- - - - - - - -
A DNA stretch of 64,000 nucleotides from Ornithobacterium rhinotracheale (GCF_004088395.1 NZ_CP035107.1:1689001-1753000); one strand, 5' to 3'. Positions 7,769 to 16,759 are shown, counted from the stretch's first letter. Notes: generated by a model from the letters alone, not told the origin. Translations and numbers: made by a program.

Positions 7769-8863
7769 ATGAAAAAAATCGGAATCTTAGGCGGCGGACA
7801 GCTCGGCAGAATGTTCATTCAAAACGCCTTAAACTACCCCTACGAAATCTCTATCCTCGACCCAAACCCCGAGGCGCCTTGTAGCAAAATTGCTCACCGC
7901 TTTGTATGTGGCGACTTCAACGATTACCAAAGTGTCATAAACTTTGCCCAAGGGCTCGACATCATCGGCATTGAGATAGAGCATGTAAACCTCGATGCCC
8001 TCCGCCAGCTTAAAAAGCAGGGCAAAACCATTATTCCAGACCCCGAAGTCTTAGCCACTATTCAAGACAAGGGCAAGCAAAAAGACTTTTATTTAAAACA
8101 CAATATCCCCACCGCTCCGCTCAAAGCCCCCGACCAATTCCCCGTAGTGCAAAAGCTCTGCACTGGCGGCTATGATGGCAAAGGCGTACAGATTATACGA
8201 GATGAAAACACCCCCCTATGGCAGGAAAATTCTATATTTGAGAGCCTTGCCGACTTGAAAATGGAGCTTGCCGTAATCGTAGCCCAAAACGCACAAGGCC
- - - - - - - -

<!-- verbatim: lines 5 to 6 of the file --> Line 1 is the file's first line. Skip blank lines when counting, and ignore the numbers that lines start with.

7901 TTTGTATGTGGCGACTTCAACGATTACCAAAGTGTCATAAACTTTGCCCAAGGGCTCGACATCATCGGCATTGAGATAGAGCATGTAAACCTCGATGCCC
8001 TCCGCCAGCTTAAAAAGCAGGGCAAAACCATTATTCCAGACCCCGAAGTCTTAGCCACTATTCAAGACAAGGGCAAGCAAAAAGACTTTTATTTAAAACA